General Motors is currently one of the “loudest voices” in Washington with regards to both the issues of EV tax credits and the national fuel economy regulations, according to The Detroit News.
GM, along with Tesla, wants to raise the cap on the amount of electric vehicles a company can sell before it is excluded from the EV tax credit program. Under the current rules, an automaker can sell 200,000 electric vehicles before its customers can no longer apply to receive the $7,500 EV tax credit. Both GM and Tesla have already surpassed this threshold, so its customers can only receive a partial, lower deduction of $1,875.
GM argues the EV tax credits can help make electric vehicles affordable for customers. With the development and production of lithium-ion batteries set to remain costly for manufacturers for the foreseeable future, companies like GM and Tesla see tax credits as the best way to promote their widespread adoption.
“The EV tax credit provides customers with a proven incentive as we work to establish the U.S. as a leader in electrification, helping make electric vehicles more affordable for all customers,” GM spokeswoman Jeannine Ginivan said in a statement sent to The Detroit News. “Modifying the tax credit will allow all customers to continue to receive the full benefit and provide them with a greater choice of vehicles.”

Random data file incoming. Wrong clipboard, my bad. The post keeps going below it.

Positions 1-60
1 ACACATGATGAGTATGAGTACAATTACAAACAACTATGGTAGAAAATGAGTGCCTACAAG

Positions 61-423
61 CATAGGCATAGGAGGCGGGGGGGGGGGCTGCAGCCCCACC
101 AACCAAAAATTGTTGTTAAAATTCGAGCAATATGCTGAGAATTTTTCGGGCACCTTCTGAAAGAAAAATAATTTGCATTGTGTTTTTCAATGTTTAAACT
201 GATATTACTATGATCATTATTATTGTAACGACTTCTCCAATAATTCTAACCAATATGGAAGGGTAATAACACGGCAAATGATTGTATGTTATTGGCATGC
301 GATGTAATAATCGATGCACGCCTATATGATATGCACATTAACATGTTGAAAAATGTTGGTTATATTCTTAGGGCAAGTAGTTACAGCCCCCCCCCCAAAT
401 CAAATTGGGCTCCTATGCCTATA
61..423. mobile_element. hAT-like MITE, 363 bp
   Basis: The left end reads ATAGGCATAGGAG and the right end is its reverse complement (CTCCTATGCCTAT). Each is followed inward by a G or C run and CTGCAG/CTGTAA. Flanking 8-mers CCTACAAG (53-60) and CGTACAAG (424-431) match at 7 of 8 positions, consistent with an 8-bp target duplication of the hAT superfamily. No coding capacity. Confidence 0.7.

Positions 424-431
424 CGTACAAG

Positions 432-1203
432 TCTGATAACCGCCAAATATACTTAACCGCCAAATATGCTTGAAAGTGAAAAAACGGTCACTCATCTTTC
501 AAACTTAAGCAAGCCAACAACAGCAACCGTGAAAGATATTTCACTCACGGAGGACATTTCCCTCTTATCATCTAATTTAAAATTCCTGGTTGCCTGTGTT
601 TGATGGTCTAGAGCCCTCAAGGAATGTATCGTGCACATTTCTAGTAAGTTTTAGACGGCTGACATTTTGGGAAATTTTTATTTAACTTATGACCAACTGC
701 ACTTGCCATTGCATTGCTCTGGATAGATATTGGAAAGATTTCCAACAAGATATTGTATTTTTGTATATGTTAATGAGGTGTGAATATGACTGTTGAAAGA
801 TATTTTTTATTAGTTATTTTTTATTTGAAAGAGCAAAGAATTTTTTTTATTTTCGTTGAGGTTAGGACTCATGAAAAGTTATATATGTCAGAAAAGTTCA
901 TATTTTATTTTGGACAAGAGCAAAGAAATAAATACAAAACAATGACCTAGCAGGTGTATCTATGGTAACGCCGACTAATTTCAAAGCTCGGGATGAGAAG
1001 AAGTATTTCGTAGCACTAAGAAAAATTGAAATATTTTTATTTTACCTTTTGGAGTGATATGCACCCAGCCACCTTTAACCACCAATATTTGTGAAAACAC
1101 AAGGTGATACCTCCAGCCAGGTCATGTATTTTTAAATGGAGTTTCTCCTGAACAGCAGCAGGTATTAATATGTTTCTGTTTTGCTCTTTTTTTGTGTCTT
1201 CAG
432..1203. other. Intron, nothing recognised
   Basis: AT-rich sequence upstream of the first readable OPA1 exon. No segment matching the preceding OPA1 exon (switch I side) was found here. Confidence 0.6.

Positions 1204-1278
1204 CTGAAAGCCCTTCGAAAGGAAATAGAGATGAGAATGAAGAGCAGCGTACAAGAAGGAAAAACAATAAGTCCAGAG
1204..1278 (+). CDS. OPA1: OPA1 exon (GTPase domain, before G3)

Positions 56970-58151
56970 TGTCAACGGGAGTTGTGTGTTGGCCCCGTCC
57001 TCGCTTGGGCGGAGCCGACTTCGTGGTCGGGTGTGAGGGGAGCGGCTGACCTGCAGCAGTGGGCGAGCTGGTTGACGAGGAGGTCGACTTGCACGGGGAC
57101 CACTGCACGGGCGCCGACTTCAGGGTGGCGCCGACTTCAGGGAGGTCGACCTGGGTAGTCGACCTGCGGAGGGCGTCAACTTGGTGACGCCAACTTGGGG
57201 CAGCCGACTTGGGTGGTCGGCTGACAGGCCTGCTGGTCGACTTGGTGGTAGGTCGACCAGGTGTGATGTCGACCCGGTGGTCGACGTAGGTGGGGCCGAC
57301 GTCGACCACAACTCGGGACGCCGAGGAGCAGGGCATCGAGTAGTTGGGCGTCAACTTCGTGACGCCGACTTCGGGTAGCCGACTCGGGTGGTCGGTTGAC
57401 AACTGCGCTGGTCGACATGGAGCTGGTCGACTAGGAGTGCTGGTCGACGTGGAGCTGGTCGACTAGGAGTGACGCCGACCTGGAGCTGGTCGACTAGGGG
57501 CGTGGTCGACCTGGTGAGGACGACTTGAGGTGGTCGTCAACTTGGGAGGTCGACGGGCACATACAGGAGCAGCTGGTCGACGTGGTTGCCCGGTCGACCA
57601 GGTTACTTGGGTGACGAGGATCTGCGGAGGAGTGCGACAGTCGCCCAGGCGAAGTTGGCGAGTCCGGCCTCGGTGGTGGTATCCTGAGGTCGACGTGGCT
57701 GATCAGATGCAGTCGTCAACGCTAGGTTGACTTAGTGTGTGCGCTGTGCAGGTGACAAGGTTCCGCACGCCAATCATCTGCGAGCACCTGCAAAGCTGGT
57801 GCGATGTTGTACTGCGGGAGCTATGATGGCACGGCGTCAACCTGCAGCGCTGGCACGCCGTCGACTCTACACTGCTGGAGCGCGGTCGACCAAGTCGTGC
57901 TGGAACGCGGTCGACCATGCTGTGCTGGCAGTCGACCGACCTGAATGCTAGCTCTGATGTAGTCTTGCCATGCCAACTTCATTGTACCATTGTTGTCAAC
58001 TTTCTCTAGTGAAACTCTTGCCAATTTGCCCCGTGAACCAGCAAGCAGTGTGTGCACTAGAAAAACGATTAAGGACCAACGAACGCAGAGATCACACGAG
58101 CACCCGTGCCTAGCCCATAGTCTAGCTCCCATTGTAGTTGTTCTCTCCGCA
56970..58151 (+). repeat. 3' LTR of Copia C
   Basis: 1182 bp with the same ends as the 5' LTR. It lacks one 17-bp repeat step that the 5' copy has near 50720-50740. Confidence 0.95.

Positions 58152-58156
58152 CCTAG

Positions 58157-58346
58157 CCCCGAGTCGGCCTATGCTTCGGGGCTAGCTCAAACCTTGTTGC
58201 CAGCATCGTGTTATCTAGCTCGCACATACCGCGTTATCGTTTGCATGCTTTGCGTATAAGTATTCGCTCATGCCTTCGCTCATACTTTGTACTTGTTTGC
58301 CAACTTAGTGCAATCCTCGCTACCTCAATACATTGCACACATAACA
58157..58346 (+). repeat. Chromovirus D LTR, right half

A bipartisan bill introduced by U.S. Sen. Debbie Stabenow earlier this year would raise the cap from 200,000 cars to 600,000, which would make new buyers of the Chevrolet Bolt EV and other future GM electric vehicles eligible for the tax credit. In a statement, Stabenow claimed passing her bill would be “one of the best actions we can take right now to reduce carbon pollution and help consumers transition to clean energy technologies.”
However, GM found itself in Democrats’ crosshairs when it sided with Trump in the president’s ongoing fight with California over fuel economy regulations. The Trump administration wants to loosen the current set Obama-era fuel economy standards, while California wants to introduce its own fuel economy laws separate from any set national standard. GM and a consortium other major automakers, which included Toyota, sided with the White House in the legal battle, saying they want a single standard that will be cheaper and easier to adhere to. Despite siding with the White House in the emissions row, GM says it remains “committed to year-over-year improvements in conventional fuel economy,” and plans to continuously improve the fuel economy of its internal combustion-engine vehicles.
Source: The Detroit News